Afghanistan: Muslim Instagram users complain about censorship
Instagram is facing accusations of censorship over the disabling or removal of content from a number of prominent Muslim accounts over posts related to recent events in Afghanistan and Israel-Palestine.
Several Muslim users of the Facebook-owned social media platform said their accounts had been suspended or had posts about Afghanistan removed in the past two weeks, since the Taliban took control of the Afghan capital, Kabul.
According to messages posted by Instagram on the disabled pages, the content was removed due to breaking "guidelines on violence and dangerous organisations”, prompting concerns that Muslims posting about global affairs were being linked with violence.
Facebook told Middle East Eye on Friday, following publication of this story, that it was restoring two of the suspended accounts after looking into the matter.
'You cannot write the word Taliban'
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Documenting Oppression Against Muslims (DOAM), a campaign organisation which monitors anti-Muslim acts around the world, had its Instagram account of over 200,000 followers temporarily disabled on 17 August.
On that day, it posted: “Looks like Mullah Abdul Ghani Baradar is about to become the new president of #Afghanistan,” accompanied by a picture of Baradar, one of the Taliban founding fathers, who was set to return to the country after living in exile in Qatar.
The account also posted a widely shared video of members of the Taliban playing in an amusement park.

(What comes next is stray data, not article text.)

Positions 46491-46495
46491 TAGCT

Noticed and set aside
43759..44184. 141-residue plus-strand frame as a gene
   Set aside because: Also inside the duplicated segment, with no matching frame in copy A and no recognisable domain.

Both posts were removed because they “went against [Instagram’s] Community Guidelines on violence or dangerous organisations”, and the account was subsequently disabled. It was restored on 20 August.
“You cannot write the word Taliban,” Zahid Akhtar, founder of DOAM, told MEE. “The content is automatically removed after a while, because you’re promoting ‘violence and dangerous organisations’. But we’re just posting the news without commenting. We’re posting what mainstream media, like Al Jazeera and the BBC, are posting.
“What I’ve learned in recent years is that if Muslim organisations like ourselves do this, our content gets censored.”
'Questioning the war on terror'
Muslim Daily, a humanitarian and news account with over 500,000 Instagram followers, was also disabled.
Abrar, the administrator of the account, told MEE that the profile was banned on 16 August, after he posted pictures of the aftermath of the fall of Kabul.
“The posts included some fighters, but also included locals out in the streets. They removed it for 'violence and dangerous organisations',” he said. “But nothing I said was in support of the Taliban.”
Abrar said that he got the account back a few days later, before it was removed again on 19 August, after he posted a meme of a Taliban figure in the form of a cover of Vogue magazine. The same meme had been widely circulated on several social media platforms.
Meanwhile, British humanitarian aid worker Majid Freeman also had his Instagram account suspended.
Freeman said he used his account, which had over 13,000 followers, for humanitarian and political updates, and was particularly active in recent weeks in sharing content related to Afghanistan. The aid worker had around 10 posts taken down.
“The posts weren’t promoting violence or the Taliban, they were questioning the war on terror,” he told MEE, referring to the US-led invasion of Afghanistan in 2001.
His account was disabled shortly after he re-posted a tweet which said that the streets of Kabul were relatively peaceful following the Taliban’s takeover.
“The irony is that a post about peace was taken down for promoting violence.”
Another one of Freeman’s posts which was removed on the basis of violence was a tweet by Ashok Swain, professor of peace and conflict research at Uppsala University in Sweden, which pointed out that the Taliban was not a US-designated terror organisation.